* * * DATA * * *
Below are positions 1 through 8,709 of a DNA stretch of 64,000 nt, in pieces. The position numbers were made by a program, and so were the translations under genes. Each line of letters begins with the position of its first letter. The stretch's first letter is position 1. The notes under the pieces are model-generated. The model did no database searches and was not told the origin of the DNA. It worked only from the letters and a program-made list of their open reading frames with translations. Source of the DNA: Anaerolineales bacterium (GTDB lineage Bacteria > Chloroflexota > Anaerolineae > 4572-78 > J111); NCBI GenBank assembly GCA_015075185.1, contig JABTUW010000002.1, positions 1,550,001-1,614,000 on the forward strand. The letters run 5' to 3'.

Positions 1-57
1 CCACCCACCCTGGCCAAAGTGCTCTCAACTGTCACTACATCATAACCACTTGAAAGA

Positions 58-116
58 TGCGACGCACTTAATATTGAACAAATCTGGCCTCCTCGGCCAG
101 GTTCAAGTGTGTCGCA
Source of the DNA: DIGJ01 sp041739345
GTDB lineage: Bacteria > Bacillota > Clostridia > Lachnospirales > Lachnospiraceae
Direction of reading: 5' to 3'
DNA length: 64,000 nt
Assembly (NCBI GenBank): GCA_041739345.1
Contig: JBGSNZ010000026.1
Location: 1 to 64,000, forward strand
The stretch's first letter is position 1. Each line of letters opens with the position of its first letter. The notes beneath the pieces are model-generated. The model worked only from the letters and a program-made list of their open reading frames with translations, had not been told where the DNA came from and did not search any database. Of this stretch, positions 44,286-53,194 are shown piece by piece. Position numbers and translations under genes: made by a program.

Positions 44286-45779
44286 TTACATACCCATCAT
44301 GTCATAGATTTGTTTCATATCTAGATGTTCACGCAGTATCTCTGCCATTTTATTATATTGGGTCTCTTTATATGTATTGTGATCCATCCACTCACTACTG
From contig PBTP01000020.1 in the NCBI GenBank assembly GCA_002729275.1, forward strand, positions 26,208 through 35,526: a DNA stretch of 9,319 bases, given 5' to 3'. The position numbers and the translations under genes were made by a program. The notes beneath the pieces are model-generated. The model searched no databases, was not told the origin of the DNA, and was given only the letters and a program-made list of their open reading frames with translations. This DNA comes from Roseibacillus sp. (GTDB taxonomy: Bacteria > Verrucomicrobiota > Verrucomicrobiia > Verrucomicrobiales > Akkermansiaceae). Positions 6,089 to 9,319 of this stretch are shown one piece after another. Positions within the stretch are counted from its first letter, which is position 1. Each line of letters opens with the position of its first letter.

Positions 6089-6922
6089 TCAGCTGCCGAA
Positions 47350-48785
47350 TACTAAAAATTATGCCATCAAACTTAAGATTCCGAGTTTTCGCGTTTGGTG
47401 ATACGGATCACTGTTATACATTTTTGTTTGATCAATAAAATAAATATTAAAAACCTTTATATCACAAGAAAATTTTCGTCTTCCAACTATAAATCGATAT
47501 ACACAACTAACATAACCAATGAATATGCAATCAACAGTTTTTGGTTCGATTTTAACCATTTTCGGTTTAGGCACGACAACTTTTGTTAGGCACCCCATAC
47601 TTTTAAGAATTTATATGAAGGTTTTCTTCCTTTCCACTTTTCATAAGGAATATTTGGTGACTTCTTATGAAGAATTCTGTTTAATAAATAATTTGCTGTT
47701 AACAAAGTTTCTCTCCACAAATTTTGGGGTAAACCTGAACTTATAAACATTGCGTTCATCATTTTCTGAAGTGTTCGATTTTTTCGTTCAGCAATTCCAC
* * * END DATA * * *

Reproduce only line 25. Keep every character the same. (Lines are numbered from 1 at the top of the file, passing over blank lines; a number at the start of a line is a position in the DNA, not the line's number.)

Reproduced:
47601 TTTTAAGAATTTATATGAAGGTTTTCTTCCTTTCCACTTTTCATAAGGAATATTTGGTGACTTCTTATGAAGAATTCTGTTTAATAAATAATTTGCTGTT